Around 4,000 people in Wales may have been given a false negative Covid PCR result as testing is suspended at a private laboratory.
NHS Test and Trace has launched an investigation at the laboratory in Wolverhampton, which is operated by Immensa Health Clinic Ltd.
Up to 43,000 people across England and Wales could have been given false negative results - with the majority of people affected being in the South West of England.
Test results affected were issued between 8 September and 12 October.
Health Minister Eluned Morgan MS said the "majority" of the 4,000 tests will have been taken at testing sites across the Gwent and Cwm Taf Morgannwg areas.
She said the "issue is isolated to this laboratory and does not involve the wider network including the IP5 laboratory in Newport that processes the majority of Welsh samples."
"Anyone who had a test from 4 October and received a result from the affected laboratory will be contacted by NHS Test and Trace by text message and/ or e-mail and advised if it was negative to book an appointment to be re-tested."
"It will also advise that their close contacts who are symptomatic book a test."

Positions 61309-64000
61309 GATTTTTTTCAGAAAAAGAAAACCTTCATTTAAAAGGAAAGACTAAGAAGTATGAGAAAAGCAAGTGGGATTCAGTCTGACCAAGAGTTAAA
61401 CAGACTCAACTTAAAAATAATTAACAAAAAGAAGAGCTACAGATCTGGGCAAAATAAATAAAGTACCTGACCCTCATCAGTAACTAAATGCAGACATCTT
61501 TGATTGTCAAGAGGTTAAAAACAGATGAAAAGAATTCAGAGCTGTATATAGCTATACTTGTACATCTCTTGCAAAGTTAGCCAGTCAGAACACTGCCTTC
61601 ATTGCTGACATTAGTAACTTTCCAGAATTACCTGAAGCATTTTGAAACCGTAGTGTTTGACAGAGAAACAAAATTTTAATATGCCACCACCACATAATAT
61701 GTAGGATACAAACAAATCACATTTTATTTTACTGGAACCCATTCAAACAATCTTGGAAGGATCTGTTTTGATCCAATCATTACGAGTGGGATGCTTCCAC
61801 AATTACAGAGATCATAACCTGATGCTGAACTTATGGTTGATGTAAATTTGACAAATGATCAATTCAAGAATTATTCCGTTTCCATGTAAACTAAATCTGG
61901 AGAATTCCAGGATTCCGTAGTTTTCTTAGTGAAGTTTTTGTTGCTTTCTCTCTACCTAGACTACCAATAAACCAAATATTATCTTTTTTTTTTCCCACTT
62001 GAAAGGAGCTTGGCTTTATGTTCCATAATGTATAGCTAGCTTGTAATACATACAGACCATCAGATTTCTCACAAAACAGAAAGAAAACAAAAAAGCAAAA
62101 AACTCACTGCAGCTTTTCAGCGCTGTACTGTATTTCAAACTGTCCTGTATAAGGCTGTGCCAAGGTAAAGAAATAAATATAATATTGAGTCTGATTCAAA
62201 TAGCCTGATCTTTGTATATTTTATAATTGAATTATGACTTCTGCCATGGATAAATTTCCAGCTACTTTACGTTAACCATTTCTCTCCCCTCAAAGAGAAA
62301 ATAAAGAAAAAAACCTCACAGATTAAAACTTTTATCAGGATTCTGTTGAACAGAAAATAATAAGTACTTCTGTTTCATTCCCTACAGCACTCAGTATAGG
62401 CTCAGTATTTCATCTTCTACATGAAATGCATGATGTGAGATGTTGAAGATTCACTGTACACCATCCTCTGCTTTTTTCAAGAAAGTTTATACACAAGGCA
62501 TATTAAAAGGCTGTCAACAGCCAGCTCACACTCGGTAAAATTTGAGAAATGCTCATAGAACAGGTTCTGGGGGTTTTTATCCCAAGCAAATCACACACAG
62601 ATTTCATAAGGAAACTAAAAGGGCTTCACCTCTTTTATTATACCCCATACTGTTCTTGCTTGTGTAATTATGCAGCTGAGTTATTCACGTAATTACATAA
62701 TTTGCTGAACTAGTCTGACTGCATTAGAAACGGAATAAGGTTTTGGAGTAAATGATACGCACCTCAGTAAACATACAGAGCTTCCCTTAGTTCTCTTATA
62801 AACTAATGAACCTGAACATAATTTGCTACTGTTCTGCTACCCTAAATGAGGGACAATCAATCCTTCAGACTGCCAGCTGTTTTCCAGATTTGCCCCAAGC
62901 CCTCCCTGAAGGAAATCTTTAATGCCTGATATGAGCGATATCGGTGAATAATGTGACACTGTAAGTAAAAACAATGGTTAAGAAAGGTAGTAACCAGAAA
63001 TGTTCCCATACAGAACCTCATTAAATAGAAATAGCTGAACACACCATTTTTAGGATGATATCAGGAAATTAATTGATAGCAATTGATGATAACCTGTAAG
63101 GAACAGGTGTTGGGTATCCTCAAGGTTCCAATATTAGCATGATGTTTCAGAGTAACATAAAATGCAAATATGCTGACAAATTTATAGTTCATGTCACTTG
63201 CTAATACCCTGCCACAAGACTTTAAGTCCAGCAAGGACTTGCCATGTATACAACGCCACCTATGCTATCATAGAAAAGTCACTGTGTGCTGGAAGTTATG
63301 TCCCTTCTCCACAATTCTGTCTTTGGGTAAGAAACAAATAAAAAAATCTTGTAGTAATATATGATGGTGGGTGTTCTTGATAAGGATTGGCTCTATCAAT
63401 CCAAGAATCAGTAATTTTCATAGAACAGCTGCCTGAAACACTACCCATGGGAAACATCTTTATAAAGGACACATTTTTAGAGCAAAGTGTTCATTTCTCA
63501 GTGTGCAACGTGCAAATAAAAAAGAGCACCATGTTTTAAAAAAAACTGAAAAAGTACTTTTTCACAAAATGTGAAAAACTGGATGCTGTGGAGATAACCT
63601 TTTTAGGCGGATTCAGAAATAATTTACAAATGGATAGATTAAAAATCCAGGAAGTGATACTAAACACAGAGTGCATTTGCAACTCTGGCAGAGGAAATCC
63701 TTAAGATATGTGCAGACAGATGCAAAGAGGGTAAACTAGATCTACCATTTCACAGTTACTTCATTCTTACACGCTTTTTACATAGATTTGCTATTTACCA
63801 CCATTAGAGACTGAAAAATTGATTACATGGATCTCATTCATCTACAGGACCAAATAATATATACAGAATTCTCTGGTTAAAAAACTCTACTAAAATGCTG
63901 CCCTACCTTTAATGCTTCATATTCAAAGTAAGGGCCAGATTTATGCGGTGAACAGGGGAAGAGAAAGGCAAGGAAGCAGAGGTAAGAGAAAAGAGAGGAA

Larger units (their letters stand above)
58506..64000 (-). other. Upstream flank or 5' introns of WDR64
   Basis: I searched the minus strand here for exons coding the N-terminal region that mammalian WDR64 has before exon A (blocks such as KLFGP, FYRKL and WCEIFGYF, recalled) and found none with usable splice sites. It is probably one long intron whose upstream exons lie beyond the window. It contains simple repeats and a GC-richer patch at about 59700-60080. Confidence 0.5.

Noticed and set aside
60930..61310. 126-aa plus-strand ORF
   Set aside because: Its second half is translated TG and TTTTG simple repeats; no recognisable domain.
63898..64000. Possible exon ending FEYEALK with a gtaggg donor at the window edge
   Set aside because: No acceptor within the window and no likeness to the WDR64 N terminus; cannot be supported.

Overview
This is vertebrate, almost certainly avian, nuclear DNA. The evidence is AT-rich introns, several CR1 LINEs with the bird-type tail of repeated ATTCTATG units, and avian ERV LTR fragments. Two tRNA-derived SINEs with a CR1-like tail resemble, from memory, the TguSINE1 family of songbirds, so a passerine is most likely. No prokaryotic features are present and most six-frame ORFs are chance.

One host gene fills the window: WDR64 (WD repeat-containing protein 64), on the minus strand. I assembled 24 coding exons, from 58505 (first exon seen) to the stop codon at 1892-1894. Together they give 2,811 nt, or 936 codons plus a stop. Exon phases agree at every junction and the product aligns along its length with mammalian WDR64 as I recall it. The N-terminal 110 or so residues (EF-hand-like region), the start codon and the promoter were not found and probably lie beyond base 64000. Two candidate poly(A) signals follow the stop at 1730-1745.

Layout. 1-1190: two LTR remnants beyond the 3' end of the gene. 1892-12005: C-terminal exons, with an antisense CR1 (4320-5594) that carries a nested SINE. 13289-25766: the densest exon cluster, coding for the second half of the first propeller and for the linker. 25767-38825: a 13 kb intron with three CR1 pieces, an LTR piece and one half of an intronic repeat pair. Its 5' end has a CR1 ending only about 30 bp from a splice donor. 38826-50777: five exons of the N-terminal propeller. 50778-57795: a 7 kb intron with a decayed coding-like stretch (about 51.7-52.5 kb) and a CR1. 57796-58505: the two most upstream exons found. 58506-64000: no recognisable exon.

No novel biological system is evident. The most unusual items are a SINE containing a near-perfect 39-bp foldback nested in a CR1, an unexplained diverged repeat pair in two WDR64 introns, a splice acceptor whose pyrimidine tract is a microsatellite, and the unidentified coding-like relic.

"People who had a test processed at the laboratory between 8 September and 4 October will also be contacted and advised to get a test if they have symptoms."
"Our advice to everyone remains that if you have symptoms to self-isolate immediately and book a PCR test," she added.
Public Health Wales said they are "aware" of the issue and added: “We can confirm that we have not identified issues with our own PCR testing results."
What are Lateral Flow and PCR tests?
Lateral flow tests (LFTs) are rapid tests widely used by schools and workplaces to find people with no symptoms who are infected and can spread the virus.
PCR tests, which are sent off to a lab to be analysed, detect the virus several weeks after infection and trigger contact tracing.
After a positive LFT, official guidance is to take a PCR to confirm Covid-19.
Dr Will Welfare, public health incident director at UK Health Security Agency, said: “We have recently seen a rising number of positive lateral flow device results subsequently testing negative on PCR.
"As a result of our investigation, we are working with NHS Test and Trace and the company to determine the laboratory technical issues which have led to inaccurate PCR results being issued to people."
He said there is no evidence of faults with lateral flow tests or PCR test kits.
Andrea Riposati, CEO of Immensa Health Clinic Ltd, said the company is "fully collaborating with UK Health Security Agency on this matter.
"We do not wish this matter or anything else to tarnish the amazing work done by the UK in this pandemic," she added.